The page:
THE WRAP: Plaudits for Steve Jobs; Death overshadows iPhone 4S launch

News of the death of Apple co-founder and former CEO Steve Jobs dominated the headlines this week, overshadowing the launch of the firm’s latest iPhone. Rivals were quick to praise the man for his role in shaping the modern tech industry.
Apple’s board confirmed the passing of former chief executive Steve Jobs in a brief statement. Jobs finally stood down from the post in August following a long medical leave of absence – his second in recent years as he battled pancreatic cancer.
The firm hailed Jobs’ “brilliance, passion and energy,” and credited him with making the world “immeasurably better,” with his devices and innovations.
That view was echoed by Microsoft chief Steve Ballmer, who hailed Jobs “a true visionary,” however the greatest accolade was perhaps offered by Microsoft’s former chief Bill Gates, who said working with Jobs over 30 years was “an insanely great honor.”
In a demonstration of the high regard Jobs was held in, the New York Times carried his obituary on its front page – an honor usually reserved for US presidents.
Jobs’ death stole the limelight from the launch of Apple’s latest smartphone – the iPhone 4S -, which features the same dual-core processor as its iPad 2, and a new voice recognition user interface based on advanced artificial intelligence.
Unlike previous Apple launches, though, the new device didn’t win universal praise, with analysts from Informa Telecoms & Media and Ovum criticizing a lack of development in the design of the device, which could leave Apple open to attack from a host of rival vendors.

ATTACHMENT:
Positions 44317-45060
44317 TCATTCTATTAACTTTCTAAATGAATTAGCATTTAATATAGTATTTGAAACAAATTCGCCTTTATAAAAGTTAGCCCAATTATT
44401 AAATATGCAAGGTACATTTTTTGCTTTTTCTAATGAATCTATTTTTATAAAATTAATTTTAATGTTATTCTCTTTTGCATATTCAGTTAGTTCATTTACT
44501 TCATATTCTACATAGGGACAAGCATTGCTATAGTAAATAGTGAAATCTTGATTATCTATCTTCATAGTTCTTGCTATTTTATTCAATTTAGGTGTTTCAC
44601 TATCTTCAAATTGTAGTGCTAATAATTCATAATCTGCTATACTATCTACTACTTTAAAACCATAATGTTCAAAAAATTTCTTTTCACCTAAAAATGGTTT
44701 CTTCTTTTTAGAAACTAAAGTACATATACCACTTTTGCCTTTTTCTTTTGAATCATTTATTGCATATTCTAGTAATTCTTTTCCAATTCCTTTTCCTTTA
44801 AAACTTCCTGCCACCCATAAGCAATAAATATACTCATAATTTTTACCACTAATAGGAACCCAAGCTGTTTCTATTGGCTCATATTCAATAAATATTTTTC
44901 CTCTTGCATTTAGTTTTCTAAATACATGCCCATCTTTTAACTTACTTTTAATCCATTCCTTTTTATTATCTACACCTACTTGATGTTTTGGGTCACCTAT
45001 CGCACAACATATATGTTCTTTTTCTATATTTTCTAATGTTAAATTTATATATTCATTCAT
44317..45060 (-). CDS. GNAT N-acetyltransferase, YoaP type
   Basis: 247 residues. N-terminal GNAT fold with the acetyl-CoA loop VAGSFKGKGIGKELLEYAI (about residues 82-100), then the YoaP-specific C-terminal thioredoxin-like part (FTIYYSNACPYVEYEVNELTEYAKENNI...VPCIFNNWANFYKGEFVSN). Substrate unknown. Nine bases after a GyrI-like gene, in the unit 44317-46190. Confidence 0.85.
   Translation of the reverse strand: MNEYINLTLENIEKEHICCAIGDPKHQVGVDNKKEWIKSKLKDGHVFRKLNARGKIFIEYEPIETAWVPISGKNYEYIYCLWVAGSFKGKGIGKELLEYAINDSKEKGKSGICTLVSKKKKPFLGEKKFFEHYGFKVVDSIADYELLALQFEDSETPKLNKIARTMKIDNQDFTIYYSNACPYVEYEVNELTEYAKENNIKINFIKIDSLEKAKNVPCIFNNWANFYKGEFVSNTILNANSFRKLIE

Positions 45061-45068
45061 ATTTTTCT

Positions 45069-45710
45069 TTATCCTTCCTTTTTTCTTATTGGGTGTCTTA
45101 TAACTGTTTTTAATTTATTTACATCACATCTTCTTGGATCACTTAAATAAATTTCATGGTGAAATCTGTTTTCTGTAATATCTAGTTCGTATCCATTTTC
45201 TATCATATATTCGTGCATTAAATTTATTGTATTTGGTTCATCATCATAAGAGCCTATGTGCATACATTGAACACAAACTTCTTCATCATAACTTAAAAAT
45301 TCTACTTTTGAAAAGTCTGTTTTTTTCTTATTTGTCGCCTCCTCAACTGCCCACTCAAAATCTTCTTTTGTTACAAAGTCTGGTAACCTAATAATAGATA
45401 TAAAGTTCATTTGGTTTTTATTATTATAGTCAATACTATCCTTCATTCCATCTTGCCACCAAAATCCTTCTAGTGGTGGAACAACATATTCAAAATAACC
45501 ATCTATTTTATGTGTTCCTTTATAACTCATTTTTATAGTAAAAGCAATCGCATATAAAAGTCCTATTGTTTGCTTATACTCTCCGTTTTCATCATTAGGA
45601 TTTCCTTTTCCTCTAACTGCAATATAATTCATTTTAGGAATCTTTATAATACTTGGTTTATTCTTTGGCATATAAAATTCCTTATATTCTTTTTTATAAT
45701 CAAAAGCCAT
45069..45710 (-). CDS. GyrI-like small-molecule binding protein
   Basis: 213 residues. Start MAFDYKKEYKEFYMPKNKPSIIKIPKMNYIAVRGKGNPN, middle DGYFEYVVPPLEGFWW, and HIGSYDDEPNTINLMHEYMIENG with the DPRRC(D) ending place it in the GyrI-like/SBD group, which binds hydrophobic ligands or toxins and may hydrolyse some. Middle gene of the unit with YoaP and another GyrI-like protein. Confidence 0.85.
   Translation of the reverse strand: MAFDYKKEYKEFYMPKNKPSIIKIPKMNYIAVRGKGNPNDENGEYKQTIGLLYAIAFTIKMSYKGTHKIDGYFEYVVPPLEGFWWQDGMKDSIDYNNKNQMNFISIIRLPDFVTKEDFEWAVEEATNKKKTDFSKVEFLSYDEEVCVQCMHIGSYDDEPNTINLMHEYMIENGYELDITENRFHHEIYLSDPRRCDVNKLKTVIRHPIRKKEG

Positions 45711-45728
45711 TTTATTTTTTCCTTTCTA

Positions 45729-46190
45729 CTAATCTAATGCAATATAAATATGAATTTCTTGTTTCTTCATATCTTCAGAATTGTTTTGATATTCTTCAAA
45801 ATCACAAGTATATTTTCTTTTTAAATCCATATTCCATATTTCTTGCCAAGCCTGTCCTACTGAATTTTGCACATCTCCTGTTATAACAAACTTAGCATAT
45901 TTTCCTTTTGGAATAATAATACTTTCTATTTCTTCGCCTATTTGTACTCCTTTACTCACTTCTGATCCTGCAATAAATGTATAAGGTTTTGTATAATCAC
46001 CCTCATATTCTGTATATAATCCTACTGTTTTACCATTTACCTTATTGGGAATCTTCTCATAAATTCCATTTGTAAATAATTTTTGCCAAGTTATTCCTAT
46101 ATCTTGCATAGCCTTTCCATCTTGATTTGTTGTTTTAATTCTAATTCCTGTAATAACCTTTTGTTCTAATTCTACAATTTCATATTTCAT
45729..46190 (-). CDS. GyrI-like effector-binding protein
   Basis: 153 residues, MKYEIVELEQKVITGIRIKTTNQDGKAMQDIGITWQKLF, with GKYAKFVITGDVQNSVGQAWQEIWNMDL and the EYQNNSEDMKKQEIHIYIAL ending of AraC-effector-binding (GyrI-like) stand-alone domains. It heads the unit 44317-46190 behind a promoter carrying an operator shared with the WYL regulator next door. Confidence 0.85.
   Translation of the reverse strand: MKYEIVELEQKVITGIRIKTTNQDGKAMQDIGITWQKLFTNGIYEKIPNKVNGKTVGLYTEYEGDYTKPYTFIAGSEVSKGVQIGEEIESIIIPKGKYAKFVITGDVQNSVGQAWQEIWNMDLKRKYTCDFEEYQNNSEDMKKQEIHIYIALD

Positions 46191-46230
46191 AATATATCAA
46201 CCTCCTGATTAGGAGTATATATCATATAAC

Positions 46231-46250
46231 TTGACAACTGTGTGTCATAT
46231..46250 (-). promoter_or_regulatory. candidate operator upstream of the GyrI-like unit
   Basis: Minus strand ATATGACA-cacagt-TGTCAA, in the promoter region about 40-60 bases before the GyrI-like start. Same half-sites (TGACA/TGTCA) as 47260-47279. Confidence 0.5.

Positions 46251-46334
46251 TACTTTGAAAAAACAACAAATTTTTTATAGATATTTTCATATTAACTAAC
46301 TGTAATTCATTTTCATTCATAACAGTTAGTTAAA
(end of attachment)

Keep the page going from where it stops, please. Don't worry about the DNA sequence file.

However, the new device does allow Apple to push previous iPhone models further down the value chain. The firm plans to give the 3GS version away for free to post-pay customers, in a move that could open the door to emerging markets.
In other news, the European Commission’s digital agenda commissioner Neelie Kroes opened public consultations on copper-line access designed to ensure alternative operators have a level playing field relative to incumbent telcos. New players are essential to convincing investors that fiber upgrades are a safe bet, which will be key to achieving the Commission’s goals for access to high-speed broadband services, Kroes said.
Separately, the commissioner told an ICT conference that digital literacy must be improved if the region is to reap the full benefits of forthcoming high-speed networks. Kroes pledged to “fight or bang heads together,” to achieve the necessary political support, noting that around 90% of jobs in the market will soon require some sort of IT knowledge.
Regulation was also front and center in India this week, with the Department of Telecom revealing plans to tackle alleged discrepancies in revenue statements from Bharti Airtel, Reliance Communications, Idea Cellular, Tata Teleservices and Vodafone Essar. The five are accused of dodging higher license fees by misreporting their income.
Bharti, Idea and Vodafone are also in the firing line from fixed-line operator BSNL, which is threatening to disconnect services to the trio due to a dispute over interconnection fees. BSNL is reportedly seeking a per minute fee of between 0.65 rupees (€0.009) and 0.80 rupees – considerably higher than the 0.15 rupees a minute offered by the three private carriers.
India’s government is also backing calls for the UN to establish global internet policies in a bid to improve its control over Web content. Pro-freedom campaigners claim the move, which is also backed by Brazil, will stifle innovation and diminish the democratizing force of the internet.
Ovum predicted heavyweight operators from Europe and the US are poised to ramp their investment in Asia Pacific to cash in on the strong growth potential offered by the region. However, current local partners risk being dropped as multinationals invest in their own infrastructure.

And Moody’s Investors Services predicted little impact to European telco’s credit ratings as a result of acquiring 4G licenses. The firm predicts most major operators will spend around €1.5 billion in auctions, with prices being kept at reasonable levels due to a lack of competition from new entrants.